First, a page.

As our Probate, Administration and White Plains Last Will and Testament attorneys Bronx will explain, although the federal government provides an exemption for federal estate taxes for estates valued at up to $5.43 million, New York sets the state exemption much lower. After April 1, 2015, estates valued at more than $3,125,000 will be subject to New York’s estate tax. The state’s estate tax ranges from 5 percent up to 16 percent.
How the Exemption Amount Will Change
Between now and 2019, New York’s exemption amount will increase until it matches the federal government’s. Every April 1, it will increase by $1.0625 million. When 2019 arrives, the New York’s exemption will raise to to match the federal government’s. After that, it will increase in tandem with the federal exemption.
The State’s Estate Tax Cliff
When a person dies leaving an estate worth more than the federal exemption, the estate is only taxed on the amount that exceeds it. New York is different. In New York, an estate exceeding New York’s exemption is taxed on the entire value of the estate.
Surviving Spouses and Property
When you leave property to your spouse, they do not have to pay any estate tax, no matter how large the estate left to them is in New York. Before 2013, the IRS treated same-sex marriages differently than they did heterosexual ones. Consequently, many surviving spouses of legally recognized same-sex marriages in the state had to pay estate taxes due to the differential treatment. In 2013, the Supreme Court of the United States issued a ruling that stated that those who were surviving spouses of same-sex marriages in states that recognized them could no longer be treated differently by the IRS. If you were a same-sex spouse of a marriage in which your partner died prior to that decision, you may want to ask your White Plains last will and testament attorney about help with seeking a refund of the amount you paid. The decision was made retroactive, so you should be entitled to a refund.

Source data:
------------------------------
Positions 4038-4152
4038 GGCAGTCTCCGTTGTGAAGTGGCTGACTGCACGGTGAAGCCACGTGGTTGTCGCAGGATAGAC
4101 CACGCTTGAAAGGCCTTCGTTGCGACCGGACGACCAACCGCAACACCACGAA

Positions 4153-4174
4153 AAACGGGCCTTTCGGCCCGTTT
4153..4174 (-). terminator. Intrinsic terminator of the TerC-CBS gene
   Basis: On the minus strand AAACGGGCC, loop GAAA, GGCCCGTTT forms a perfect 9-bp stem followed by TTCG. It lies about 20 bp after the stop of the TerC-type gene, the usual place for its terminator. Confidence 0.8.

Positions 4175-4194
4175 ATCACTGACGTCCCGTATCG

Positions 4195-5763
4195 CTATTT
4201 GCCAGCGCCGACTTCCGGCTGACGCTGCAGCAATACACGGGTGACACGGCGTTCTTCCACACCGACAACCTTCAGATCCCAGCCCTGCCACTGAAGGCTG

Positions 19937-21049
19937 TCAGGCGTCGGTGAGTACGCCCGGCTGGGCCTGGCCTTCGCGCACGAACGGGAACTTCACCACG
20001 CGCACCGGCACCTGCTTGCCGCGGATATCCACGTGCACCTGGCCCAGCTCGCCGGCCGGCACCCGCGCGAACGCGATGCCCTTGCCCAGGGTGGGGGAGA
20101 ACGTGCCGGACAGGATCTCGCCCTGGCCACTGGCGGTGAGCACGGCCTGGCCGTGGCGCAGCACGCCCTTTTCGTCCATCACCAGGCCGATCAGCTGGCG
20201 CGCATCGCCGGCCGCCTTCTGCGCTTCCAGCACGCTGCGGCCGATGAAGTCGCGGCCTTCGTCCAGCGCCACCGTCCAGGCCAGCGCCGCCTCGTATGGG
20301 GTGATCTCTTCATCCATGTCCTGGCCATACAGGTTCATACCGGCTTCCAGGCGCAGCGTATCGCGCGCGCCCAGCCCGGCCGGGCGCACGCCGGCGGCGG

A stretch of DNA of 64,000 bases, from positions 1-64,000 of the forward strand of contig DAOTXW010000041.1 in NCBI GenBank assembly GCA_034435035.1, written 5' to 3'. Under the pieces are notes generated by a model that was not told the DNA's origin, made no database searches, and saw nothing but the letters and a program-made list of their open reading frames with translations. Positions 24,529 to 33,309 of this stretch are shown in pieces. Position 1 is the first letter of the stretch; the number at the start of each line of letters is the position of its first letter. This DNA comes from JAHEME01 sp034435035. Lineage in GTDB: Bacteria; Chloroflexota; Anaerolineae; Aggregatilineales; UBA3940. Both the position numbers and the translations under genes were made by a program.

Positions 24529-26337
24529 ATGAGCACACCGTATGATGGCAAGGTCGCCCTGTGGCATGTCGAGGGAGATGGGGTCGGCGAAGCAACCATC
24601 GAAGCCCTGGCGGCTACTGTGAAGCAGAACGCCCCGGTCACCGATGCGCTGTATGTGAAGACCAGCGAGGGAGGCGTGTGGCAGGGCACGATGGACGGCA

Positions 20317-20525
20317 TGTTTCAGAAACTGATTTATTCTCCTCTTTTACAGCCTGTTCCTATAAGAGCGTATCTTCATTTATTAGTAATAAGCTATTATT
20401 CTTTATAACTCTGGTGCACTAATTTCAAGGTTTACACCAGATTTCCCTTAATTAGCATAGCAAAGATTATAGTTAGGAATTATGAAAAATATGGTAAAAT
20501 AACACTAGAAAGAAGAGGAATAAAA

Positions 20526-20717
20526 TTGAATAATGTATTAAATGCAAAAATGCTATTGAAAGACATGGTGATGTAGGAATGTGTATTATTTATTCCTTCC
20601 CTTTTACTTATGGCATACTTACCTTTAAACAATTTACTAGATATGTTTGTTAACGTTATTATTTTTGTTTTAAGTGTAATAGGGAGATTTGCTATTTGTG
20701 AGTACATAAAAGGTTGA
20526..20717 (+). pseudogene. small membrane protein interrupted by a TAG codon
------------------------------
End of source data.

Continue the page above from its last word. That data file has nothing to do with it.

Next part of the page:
Filing Requirements for the Estate Tax Return
If you die in New York as a resident of the state, leaving behind an estate valued at more than the state’s exemption amount, the executor of your estate will be required to file an estate tax return in New York, even if your estate does not exceed the federal amount. Even if you are a nonresident of New York when you pass away, but you own real estate holdings within the state, your executor may still be required to file an estate tax return in New York. If your executor will need to file a return, here is all of the types of property they will be required to include on it:
- All CDs and any monies in various bank accounts
- All vehicles
- All real estate holdings
- Your personal belongings
- Any life insurance that was not transferred to someone else’s ownership, for example, to an irrevocable trust
- Investment accounts
- Retirement accounts
- Your share in any business
Even if you have placed these assets in a living trust to pass them to intended beneficiaries, the IRS will still require them to be included, regardless of the fact that you avoided probate.
If your executor must file a state return, they will also have to file a federal return, even if your estate doesn’t exceed the federal exemption. Any payments owed and the return will be due nine months following your death, although it is possible to obtain an extension. As such returns are often very complicated, your executor may need to hire a White Plains last will and testament attorney for help in preparing and filing.
Contact White Plains Last Will and Testament Lawyers Bronx, NYC and Westchester
Whether you are a person who needs to figure out how to avoid the estate tax in New York or are an executor of an estate that exceeds the exemption amount, you will do well to seek the help of an experienced attorney. To meet with the Last will and testament Lawyers at Rogers & Rogers, Esq., call us today at (718) 994-1640.